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2014: Postmortem

Oh no! I forgot to post a personal postmortem1 for the year 2014 like I did for the previous year...

Cognitive Abstraction Manifolds

A few days ago I started thinking about abstractions whilst reading Surfaces and Essences, a recent...

On That Which is Called “Memory”

Information itself is a foundational concept for cognitive science theories.But the very definition...

Polymorphism in Mental Development

Adaptability and uninterrupted continuous operations are important features of mental development...

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Samuel KenyonRSS Feed of this column.

Robotics software engineer, AI researcher, interaction designer (IxD). Also (as Sam Vanivray) filmmaker, actor.

Working on my new sci-fi movie to be filmed in 2016:
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Animal behavior scientists are teaming up with engineers to devise new kinds of research tools: mechatronic animal models. Or you could just call them robots.

Robosquirrel

Robosquirrel was made as part of a collaboration between UC Davis, West Chester University, and San Diego State University.

Is that a real squirrel?

Nope! Chuck Testa.

That was a joke...Chuck Testa was not involved with this study. But given his talents, maybe he should be involved with ethology research robots.

We are in that stage of global civilization when we really want there to be mutants.



Well not that type of mutant. More like this kind:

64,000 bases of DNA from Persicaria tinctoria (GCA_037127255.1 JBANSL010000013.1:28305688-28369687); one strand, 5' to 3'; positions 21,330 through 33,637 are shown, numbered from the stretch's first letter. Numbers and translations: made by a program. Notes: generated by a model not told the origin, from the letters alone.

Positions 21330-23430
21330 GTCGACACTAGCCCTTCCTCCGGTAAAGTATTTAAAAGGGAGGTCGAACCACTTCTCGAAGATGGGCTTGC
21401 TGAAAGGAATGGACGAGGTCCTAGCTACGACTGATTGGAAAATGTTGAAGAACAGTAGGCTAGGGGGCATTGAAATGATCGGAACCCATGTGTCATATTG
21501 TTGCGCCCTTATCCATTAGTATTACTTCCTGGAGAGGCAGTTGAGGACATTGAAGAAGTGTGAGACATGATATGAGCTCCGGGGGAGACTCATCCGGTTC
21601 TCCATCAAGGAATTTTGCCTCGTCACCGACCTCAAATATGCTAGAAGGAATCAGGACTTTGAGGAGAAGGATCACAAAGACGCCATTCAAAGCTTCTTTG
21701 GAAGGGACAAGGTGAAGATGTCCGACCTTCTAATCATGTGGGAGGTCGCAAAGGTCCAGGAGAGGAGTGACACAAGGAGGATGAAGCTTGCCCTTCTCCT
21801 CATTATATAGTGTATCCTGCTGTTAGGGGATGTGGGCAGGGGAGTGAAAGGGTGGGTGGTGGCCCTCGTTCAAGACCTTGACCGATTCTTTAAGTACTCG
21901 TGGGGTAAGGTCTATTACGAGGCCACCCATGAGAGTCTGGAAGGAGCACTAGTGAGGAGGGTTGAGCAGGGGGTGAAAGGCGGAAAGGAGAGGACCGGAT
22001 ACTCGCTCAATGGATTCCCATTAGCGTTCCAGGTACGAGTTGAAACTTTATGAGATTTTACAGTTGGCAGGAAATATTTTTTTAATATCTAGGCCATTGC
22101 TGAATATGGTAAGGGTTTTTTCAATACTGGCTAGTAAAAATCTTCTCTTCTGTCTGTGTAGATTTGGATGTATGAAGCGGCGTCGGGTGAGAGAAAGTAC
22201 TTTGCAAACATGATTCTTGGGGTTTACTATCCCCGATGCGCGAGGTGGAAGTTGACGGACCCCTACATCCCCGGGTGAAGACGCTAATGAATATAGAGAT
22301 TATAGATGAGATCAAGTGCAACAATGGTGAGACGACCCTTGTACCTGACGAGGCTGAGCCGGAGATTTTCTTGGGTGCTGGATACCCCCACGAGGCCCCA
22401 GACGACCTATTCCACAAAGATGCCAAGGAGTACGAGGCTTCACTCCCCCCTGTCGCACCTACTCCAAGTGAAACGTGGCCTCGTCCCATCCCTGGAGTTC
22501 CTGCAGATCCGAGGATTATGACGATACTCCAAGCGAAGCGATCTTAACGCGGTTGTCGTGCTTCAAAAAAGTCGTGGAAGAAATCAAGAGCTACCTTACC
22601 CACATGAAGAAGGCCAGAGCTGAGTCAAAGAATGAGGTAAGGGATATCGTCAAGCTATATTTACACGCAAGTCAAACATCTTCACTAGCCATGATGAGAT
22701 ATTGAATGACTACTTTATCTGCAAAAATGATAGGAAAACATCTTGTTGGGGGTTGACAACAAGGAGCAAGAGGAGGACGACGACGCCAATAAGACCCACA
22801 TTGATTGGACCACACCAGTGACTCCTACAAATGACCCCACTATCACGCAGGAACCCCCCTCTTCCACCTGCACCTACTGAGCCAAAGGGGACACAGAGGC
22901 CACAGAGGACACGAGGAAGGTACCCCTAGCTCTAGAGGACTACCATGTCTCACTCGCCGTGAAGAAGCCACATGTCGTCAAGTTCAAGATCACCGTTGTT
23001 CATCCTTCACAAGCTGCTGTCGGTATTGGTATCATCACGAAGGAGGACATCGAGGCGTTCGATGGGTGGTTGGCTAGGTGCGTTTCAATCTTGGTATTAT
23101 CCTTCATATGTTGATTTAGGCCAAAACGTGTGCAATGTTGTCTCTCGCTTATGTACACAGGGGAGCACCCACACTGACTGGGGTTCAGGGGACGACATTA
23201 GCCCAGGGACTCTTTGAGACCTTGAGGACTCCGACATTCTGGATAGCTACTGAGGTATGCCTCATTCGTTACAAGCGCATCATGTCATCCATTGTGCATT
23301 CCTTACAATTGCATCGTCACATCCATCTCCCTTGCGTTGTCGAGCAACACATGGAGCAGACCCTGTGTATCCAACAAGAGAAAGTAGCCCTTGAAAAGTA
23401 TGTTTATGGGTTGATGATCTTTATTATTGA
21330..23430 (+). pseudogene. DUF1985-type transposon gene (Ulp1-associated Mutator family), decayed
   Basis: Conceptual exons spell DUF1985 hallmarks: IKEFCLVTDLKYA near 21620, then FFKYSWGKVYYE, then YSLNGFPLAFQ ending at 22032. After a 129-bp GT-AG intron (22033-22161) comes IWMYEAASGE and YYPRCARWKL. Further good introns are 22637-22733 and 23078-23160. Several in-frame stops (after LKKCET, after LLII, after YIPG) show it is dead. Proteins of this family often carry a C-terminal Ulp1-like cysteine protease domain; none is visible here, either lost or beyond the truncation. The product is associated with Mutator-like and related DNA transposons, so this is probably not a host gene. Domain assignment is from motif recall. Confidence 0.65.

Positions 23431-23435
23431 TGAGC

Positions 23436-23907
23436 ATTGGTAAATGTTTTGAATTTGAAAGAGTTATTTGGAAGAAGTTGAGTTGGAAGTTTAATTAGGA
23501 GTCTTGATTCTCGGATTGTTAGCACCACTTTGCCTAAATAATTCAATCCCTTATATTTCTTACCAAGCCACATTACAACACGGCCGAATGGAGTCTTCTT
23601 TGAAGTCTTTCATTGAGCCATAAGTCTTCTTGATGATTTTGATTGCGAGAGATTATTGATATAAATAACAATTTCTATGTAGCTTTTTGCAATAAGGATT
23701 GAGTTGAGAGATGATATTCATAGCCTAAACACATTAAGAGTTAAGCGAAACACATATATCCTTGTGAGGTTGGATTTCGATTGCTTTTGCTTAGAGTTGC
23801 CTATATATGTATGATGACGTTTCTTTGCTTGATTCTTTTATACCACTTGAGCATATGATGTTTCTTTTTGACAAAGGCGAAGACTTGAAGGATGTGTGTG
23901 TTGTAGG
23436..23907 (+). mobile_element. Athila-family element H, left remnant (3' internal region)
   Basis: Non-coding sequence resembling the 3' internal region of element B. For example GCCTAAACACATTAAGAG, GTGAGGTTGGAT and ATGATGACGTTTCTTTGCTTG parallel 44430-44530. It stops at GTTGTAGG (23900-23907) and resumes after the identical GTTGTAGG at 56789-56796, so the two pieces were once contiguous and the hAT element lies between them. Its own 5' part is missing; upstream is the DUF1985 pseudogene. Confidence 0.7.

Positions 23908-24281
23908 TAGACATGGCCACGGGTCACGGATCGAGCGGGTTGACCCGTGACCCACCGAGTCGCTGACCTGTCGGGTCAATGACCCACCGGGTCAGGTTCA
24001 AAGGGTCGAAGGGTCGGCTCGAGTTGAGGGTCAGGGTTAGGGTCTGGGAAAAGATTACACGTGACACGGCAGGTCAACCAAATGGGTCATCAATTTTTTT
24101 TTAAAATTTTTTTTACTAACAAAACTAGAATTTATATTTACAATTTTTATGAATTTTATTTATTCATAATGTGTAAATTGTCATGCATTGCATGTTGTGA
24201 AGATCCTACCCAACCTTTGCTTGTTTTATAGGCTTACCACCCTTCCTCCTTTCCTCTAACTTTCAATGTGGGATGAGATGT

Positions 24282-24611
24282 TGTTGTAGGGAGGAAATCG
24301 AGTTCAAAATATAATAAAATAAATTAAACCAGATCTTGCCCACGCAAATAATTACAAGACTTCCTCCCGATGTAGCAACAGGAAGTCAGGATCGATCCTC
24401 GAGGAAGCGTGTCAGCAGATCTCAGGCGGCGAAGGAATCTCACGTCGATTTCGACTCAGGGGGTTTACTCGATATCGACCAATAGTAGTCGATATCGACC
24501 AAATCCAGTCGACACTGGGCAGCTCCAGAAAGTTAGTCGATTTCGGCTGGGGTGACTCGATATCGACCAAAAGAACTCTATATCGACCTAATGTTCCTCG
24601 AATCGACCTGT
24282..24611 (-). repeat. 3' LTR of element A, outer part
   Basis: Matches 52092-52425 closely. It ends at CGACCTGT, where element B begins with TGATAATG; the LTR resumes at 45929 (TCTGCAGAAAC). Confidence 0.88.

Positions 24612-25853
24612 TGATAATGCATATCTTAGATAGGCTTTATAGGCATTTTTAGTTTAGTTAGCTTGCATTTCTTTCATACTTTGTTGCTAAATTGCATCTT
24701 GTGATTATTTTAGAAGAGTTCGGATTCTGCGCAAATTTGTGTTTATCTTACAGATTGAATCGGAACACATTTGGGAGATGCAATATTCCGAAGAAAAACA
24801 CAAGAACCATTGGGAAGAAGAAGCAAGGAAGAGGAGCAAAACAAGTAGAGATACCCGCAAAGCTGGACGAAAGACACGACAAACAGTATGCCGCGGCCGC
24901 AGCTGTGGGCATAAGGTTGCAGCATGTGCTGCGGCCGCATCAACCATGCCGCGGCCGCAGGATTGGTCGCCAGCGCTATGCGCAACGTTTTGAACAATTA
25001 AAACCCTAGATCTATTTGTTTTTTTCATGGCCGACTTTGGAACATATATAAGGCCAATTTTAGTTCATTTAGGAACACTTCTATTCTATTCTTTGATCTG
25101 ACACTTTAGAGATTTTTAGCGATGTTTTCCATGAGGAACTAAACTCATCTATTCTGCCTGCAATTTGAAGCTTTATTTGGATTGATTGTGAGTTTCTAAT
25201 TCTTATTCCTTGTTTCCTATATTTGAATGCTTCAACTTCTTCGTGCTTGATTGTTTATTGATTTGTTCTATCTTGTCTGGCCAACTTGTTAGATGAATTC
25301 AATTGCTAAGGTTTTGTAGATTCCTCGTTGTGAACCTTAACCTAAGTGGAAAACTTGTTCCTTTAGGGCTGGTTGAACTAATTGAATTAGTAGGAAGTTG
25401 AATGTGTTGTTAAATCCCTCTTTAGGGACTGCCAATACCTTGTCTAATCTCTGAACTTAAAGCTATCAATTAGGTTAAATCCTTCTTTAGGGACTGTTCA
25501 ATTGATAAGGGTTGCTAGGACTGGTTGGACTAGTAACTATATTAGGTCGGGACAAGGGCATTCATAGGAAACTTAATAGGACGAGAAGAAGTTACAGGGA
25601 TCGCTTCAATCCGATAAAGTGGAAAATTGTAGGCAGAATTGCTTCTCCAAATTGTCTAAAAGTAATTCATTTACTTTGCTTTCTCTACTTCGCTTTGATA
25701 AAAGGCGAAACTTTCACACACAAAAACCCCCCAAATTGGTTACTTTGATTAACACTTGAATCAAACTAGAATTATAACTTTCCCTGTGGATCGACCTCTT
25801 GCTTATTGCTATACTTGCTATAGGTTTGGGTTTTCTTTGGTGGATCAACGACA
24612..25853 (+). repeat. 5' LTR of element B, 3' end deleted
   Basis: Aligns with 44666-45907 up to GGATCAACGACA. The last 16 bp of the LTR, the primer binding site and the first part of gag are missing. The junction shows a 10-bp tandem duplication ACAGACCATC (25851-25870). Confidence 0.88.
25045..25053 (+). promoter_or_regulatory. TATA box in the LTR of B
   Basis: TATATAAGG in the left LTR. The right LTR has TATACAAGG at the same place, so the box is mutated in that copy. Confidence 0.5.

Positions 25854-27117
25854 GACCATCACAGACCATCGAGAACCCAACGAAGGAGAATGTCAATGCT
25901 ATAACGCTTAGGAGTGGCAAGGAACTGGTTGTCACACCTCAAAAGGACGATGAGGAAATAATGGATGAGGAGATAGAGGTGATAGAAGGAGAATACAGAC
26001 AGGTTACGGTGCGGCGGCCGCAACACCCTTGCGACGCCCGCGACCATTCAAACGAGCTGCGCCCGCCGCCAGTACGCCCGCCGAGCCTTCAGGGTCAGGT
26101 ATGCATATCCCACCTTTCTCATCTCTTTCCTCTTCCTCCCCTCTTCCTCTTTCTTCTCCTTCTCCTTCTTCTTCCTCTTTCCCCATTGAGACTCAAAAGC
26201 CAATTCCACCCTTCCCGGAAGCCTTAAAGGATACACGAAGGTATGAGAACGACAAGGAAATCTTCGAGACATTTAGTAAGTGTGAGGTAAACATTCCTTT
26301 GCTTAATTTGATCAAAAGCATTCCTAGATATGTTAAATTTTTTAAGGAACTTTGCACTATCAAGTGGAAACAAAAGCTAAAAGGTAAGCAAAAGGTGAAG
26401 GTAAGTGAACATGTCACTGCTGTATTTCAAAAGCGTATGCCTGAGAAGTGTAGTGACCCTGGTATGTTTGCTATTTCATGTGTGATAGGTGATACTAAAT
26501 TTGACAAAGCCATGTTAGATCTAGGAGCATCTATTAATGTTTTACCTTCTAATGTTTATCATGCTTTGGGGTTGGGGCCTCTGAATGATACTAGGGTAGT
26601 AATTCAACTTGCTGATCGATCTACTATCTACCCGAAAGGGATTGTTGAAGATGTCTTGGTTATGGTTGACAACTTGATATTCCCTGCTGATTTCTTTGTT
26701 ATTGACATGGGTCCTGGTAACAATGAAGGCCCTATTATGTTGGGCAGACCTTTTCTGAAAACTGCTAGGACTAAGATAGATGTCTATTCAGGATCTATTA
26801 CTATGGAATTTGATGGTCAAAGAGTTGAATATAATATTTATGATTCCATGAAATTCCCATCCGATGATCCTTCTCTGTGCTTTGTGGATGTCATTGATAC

This yearning for weird superhumans is a good thing, in my transhumanist opinion. And now we have Cat Boy from China, aka Nong Youhui.  Or as some call him, Niño Mutante.

And now, the video which was posted kindly by the Alien Disclosure Group.
Gamification is a topic I have mentioned not too long ago (see this post). Recently I attended a Boston CHI presentation by Chris Cartter called "The Socialization and Gamification of Health Behavior Change Apps."

Gamification

One thing that Cartter said that sounds right, and may resonate with some of my readers, is that games are fuzzy, not perfect sequential processes. And that is what health behavior changes are more like.

So gamification in this area might actually result in better methods than old fashioned x-step procedures.

Right now I'm reading an architecture book from the 1970s called The Timeless Way of Building. So far it has to do with theories of how towns and buildings and other things seem more "alive" than others, and how to achieve this quality--the "quality without a name".

This of course goes far beyond merely architecture; indeed this book was brought to my attention not by an architect but by people in the UX (user experience) design community. Anyway, this blog post only covers a couple pages out of the book.

It's certainly not new to propose recursion as a key element of the human mind--for instance Douglas Hofstadter has been writing about that since the 1970s.



Michael C. Corballis, a former professor of psychology, came out with a new book this year called The Recursive Mind. It explains his specific theory that I will attempt to outline here.



As I understand it, his theory is composed of these parts:
There are two freaky theories of perception which are very interesting to me not just for artificial intelligence, but also from a point of view of interfaces, interactions, and affordances. The first one is Alva Noë's enactive approach to perception. The second one is Donald D. Hoffman's interface theory of perception.

Enactive Perception



The key element of the enactive approach to perception is that sensorimotor knowledge and skills are a required part of perception [1].